Fast, not furious: New Zealand food sector welcomes ‘expeditious’ development of new Grocery Code of Conduct

By Pearly Neo

- Last updated on GMT

The food and grocery sector in New Zealand has acquiesced for the government to develop the first full version of the new Grocery Code of Conduct to speed up introduction. ©Getty Images
The food and grocery sector in New Zealand has acquiesced for the government to develop the first full version of the new Grocery Code of Conduct to speed up introduction. ©Getty Images

Related tags New zealand Supermarket Grocery stores

The food and grocery sector in New Zealand has acquiesced for the government to develop the first full version of the new Grocery Code of Conduct to speed up introduction, but has stressed that its administration will subsequently need to move out of its control.

After years of debate​ over the introduction of a local Grocery Code of Conduct​, the bill to introduce this was finally introduced to parliament late last year​, with its first reading formally taking place on November 24 2022.

The select committee for this bill prepared a follow-up report on the bill which was recently submitted to parliament in March 2023 with several updated recommendations – one of which was for the minister in charge, Minister of Commerce and Consumer Affairs Dr Duncan Webb, to develop the first version of the code.

Dr Webb recently assumed office on 1 February 2023, taking over from predecessor David Clark who was a major proponent and initial in-charge of the bill.

From an industry standpoint, it is not common for industry leaders to be willing to put control over such a major industry influencing factor such as this bill into government hands, but this time it appears that the local food and grocery sector believes that the faster the bill is developed and introduced the better.

“The legislative process doesn’t always move this swiftly, and the commitment to having the law in place before the election indicates the priority [previous] minister David Clark has given to improving this situation,”​ New Zealand Food and Grocery Council (NZFGC) Chief Executive Raewyn Bleakley told FoodNavigator-Asia​.

“We are pleased with the recommendations made around the grocery supply code [in] the bill as reported back to Parliament on March 22 [as these changes] made to the original bill will improve competition and behaviour in the grocery market.

“Amongst these, we welcome having the minister develop the first version of the code so it is ‘introduced expeditiously’ [but] the Commerce Commission be the one to administer the code in the long term.

“We do also agree with having the minister consult before recommending a code, [and find it important] to ensure that the code captures all the related parties of a regulated grocery retailer.

“All these points are vital, and it’s great the committee has cleared the way for the Minister to move fast on getting the code in place.”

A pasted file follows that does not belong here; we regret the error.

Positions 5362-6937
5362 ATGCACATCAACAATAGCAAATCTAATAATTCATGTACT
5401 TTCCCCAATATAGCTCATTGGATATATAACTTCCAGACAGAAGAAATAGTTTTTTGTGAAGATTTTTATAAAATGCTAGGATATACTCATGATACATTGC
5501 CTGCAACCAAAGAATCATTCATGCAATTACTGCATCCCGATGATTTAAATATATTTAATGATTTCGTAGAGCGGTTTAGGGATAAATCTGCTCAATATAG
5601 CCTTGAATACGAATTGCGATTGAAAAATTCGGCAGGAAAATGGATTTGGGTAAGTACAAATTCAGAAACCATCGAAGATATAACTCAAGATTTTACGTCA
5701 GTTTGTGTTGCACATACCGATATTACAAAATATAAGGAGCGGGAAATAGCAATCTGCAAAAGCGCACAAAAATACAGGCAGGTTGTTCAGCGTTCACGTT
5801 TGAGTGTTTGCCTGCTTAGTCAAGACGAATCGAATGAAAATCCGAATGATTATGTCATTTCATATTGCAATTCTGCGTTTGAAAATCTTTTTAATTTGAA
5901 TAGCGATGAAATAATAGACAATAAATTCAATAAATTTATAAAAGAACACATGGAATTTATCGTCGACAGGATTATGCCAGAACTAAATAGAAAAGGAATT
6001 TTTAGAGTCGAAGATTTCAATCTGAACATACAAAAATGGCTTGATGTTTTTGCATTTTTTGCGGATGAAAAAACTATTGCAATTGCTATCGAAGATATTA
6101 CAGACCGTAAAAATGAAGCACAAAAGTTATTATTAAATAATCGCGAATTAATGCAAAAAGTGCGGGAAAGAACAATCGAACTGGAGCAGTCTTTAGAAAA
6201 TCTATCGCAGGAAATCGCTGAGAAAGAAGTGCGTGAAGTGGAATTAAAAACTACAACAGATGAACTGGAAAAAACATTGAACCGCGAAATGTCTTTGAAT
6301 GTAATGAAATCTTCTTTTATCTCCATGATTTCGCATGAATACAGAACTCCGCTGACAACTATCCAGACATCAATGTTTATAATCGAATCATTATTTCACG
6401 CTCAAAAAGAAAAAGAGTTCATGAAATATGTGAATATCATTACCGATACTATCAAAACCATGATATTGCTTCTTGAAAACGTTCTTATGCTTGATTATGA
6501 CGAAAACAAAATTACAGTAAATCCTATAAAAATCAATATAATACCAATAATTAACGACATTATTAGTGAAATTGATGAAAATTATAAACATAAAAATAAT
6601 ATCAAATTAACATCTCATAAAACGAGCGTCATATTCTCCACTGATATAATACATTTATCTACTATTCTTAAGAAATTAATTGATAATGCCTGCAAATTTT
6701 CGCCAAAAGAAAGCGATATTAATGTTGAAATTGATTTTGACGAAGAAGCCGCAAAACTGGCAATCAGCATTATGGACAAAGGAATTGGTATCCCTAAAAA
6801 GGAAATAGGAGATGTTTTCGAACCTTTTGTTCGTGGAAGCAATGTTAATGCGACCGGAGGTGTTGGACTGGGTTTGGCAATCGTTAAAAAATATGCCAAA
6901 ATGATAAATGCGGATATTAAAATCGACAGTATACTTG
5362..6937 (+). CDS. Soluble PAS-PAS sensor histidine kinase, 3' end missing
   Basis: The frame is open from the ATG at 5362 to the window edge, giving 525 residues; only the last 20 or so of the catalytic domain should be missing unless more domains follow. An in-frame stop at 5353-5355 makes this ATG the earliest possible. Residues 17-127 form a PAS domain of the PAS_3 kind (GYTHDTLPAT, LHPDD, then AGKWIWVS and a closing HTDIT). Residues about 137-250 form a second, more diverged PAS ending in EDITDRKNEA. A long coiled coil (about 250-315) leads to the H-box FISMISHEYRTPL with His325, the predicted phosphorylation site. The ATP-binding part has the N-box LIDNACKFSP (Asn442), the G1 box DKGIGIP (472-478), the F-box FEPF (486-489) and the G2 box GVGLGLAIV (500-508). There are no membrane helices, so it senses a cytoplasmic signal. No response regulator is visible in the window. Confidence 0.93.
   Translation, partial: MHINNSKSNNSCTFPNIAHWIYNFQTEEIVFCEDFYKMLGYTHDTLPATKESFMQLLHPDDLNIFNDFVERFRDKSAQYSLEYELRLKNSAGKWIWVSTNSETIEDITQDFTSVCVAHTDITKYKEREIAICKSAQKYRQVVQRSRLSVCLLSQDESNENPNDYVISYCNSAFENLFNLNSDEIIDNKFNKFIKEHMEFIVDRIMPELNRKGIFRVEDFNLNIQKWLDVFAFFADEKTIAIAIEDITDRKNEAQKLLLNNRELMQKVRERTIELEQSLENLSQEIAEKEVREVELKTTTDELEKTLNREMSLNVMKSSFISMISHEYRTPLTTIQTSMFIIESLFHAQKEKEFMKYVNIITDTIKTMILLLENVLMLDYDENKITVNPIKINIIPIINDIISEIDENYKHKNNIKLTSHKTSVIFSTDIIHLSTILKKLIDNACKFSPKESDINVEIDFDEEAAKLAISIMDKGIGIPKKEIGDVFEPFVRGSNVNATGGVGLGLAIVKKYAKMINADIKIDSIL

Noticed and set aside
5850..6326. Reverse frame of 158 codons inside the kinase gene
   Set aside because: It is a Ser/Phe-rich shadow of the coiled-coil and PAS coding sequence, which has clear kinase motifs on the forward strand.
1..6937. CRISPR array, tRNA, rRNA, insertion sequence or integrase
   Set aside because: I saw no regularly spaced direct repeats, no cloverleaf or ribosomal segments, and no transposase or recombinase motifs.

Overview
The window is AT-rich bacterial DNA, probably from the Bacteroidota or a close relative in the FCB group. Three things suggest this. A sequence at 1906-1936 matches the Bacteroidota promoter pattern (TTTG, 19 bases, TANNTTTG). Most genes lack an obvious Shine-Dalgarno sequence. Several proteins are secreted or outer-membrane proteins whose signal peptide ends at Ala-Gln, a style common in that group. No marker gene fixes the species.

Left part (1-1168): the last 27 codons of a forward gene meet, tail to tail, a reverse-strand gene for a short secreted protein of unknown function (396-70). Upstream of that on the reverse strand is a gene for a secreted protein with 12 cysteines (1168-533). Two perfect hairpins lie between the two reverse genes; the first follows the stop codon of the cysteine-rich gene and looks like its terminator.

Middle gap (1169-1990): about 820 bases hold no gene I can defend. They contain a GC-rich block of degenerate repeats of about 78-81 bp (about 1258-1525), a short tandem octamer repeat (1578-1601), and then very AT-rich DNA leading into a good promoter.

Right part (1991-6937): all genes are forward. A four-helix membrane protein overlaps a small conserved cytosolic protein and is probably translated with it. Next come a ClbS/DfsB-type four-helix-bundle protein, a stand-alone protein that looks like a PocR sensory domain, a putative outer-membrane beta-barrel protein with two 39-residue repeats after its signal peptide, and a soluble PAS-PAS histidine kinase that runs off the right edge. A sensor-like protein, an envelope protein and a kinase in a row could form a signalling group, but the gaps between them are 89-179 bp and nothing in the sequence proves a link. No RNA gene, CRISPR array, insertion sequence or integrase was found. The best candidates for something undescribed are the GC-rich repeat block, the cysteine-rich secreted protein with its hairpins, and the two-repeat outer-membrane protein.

The select committee’s report had highlighted several potential loopholes that needed to be resolved before the bill was finalised.

“We were concerned about potential loopholes in a grocery supply code [and] noted that as the bill stands it would give the minister the ability to recommend the creation of a grocery supply code,”​ said the committee via its report.

“We consider that the Commission would be a more appropriate entity to administer the grocery supply code in the long-term [as] it will have detailed knowledge of the grocery industry and the necessary resourcing to perform its regulatory functions.

“It would be better suited to both reviewing a grocery supply code and making any changes to a grocery supply code by determination [but] we do also consider that the minister should make the first version of the code to allow it to be introduced expeditiously.”

Fast dispute resolutions

Another major area highlighted by the committee was to ensure that any disputes between food and beverage product manufacturers or suppliers and the relevant grocery retailers be resolved speedily, so as not to put the former at a disadvantage.

“We note that the retailers may be able to absorb the time-cost of dispute resolution better than smaller suppliers or wholesale customers [so] this could reduce the effectiveness of the dispute resolution scheme,”​ the committee added.

As such we recommend amendments to the bill [that allow for] disputes to be concluded within ‘a period of time prescribed by regulations’ - This would mean that all disputes referred to the scheme would need to be resolved within 25 working days unless extended by the parties, the adjudicator, or the dispute resolution scheme provider.

“We consider that 25 working days is an appropriate amount of time for a commercial dispute to be resolved [and] that timeliness is essential for dispute resolution, especially in the grocery industry.”

Bleakley noted that this was also good news for the local industry as a whole.

“This is a huge step towards improving market competitiveness and the level of confidence suppliers have in the business environment they operate in,”​ she said.

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